Differences in Foreclosure, Short Sale, and REO Distressed Home Sales

A distressed home with boarded up windows being sold as a bank owned REO property.

Benjamin Lowy / Getty Images

Foreclosures, short sales, and REOs remind us of, "Lions and tigers and bears, oh, my!" There are similarities. Lions and tigers and bears are fierce animals, but different from each other. Foreclosures, short sales, and real-estate-owned (REO) properties are all distressed sales but different from each other as well. However, without specialized knowledge about how to handle the purchase of one of these distressed properties you could find yourself in dangerous territory.

For example, while many short sales are foreclosures, not all foreclosures are short sales. Also, not every short sale is in foreclosure. To further complicate matters, REOs are not short sales either, but some intended short sales can end up as an REO. Some of the differences in the three come from where the home is in the process of being sold and who is doing the selling.

Foreclosure Property

A foreclosure property is a home that the owner has received a notice of being in default—behind on their payments. If the situation continues the lender will file the foreclosure with the public records authority of the city or county.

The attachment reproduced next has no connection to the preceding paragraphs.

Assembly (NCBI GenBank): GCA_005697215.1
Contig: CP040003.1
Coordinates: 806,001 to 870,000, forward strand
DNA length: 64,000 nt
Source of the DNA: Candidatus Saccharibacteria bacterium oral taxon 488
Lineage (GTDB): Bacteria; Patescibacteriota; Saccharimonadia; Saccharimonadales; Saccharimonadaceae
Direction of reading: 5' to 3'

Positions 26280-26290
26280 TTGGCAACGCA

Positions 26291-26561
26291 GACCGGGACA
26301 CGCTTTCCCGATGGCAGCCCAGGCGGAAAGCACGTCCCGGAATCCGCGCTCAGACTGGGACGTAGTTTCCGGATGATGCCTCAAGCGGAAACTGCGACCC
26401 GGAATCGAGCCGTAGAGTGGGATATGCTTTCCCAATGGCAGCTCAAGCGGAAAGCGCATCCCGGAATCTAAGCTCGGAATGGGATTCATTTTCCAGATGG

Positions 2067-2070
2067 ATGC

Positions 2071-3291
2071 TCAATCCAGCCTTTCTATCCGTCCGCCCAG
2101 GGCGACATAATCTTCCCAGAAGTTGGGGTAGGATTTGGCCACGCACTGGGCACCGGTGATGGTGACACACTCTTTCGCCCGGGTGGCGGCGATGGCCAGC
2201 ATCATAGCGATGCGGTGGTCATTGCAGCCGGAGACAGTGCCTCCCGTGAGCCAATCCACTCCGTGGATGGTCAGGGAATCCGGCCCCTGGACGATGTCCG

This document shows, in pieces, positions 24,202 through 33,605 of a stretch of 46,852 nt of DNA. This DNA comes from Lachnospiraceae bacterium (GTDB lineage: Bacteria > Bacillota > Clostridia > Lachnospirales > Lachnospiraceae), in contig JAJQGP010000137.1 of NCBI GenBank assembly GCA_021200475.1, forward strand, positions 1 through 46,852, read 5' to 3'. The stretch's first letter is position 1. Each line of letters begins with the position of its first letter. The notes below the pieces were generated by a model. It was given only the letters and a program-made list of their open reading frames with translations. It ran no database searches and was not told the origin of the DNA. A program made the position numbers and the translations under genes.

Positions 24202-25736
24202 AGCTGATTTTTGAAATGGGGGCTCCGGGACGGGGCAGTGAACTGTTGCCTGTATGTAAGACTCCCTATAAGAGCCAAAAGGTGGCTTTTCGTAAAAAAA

Foreclosure means the owner has stopped making mortgage payments and the lender has given notice that unless the payments are brought up to date, it will sell the property to the highest bidder. Lenders can foreclose for other reasons, but the most common reason lenders file a notice of default is when a borrower is at least two payments in arrears. If the homeowner does not bring the loan current, the lender will take the property away from the owner.

Next, after a certain period has passed, the lender will try to auction the property at a public sale. However, not all homes that fall into foreclosure go to public sale. Owners have the right to make up back payments up to a point, the timing of which varies from jurisdiction to jurisdiction.

Real estate investors and homebuyers see profit in buying foreclosures because they can often buy the property for the amount owed, picking up the home owner's equity for free.

Effects of California Law

States have varying laws governing foreclosures and some follow California law. To completely understand your rights as a foreclosure buyer, contact a local real estate lawyer. However, realize that for a long time in California, a real estate agent could not represent a foreclosure investor if all of the following four statements were true:

  • The home qualifies as the seller's personal residence.
  • The property is a single-family home or two to four units.
  • A Notice of Default has been filed in the public records against the property.
  • The investor buyer will not occupy the property.

However, if any of those four statements were false, an agent in California would be allowed to represent buyers, especially if the buyer was going to occupy the home. To represent an investor, CA law requires that a real estate agent post a bond. No such bond is available in the state of California. Therefore, as a pre-foreclosure investor in California, many buyers were forced to act on their own.